Ever wondered what it takes to be a Support Worker with a disability charity? For Marita, working in social care means job satisfaction, variety – and dancing to the Spice Girls. Read a ‘day in the life’ about Marita, a Livability support worker in the East Midlands.
I’m Marita, I have two grown-up children and I’ve lived in Brackley in Northamptonshire all my life.
I worked in a nursery for a very happy 20 years, but when it closed, I was unsure of what I’d like to do next. I just knew it had to be rewarding. I’ve worked with Livability for over two years.
Well, every day is different, you never know what the day will bring! That’s what makes it so exciting. I generally visit people who need support at home so they can be part of their community. I encourage them to be independent and support their everyday routines.
They have a variety of needs. Some have anxiety problems so I support them on outings and social activities. I use strategies to help relieve anxiety – Livability has trained me to do this.
I support people with learning disabilities; this might be helping with housework, cooking or paying bills. I have supported customers with different stages of dementia. Livability provided excellent training that enabled me to provide the appropriate care. A lot of people with dementia need reassurance and easy to understand forms of communication.
Forming close relationships is so important because this enables me to identify how the individual is feeling. When I know them, I can read their body language and distinguish likes and dislikes.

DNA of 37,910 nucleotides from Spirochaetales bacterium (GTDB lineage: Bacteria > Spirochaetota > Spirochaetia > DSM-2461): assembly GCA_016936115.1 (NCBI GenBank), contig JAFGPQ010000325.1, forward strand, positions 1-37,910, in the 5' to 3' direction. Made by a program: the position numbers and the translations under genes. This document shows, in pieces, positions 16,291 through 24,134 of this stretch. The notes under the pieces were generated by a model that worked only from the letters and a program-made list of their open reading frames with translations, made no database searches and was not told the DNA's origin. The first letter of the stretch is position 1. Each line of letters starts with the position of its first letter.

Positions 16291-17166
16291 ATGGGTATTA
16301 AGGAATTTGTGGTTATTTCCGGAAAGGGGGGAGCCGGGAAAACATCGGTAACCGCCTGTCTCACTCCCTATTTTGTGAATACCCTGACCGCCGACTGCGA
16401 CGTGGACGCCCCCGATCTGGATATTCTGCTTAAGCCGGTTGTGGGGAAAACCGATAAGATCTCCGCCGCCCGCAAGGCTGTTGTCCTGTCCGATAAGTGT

I work with one lady who’s not so keen on housework (at home, neither am I really!) so we put on a CD and dance to the Spice Girls whilst we clean. This turns the chore into a fun activity and also keeps us fit.
I have learned that everyone is unique and what might work for one person doesn’t mean it will work for another person. When everyone is given the right support, they can achieve much more than they imagine and live more independently.
I recently supported a lady in an end of life situation. I had built a close relationship with her.
Support from my managers and colleagues and doing a bereavement course all helped me to continue to work in a professional way, even though it was a difficult situation. I knew I was providing appropriate care for this wonderful lady and her loving family.
I feel assured that I did everything I possibly could to make sure this lady was cared for in a sensitive and compassionate way. The most important things were to ensure she was comfortable and provided with the dignity and respect she deserved. At this very difficult time, I was mindful of what the family were going through. I was there for them if they needed to talk but was aware of knowing when to take a step back.
The most important thing for me is being patient, caring and ensuring everyone is happy with the care they are receiving. That’s job satisfaction for me. Other staff and my managers are always supportive and offer great expertise and advice on any issues I’m unsure of.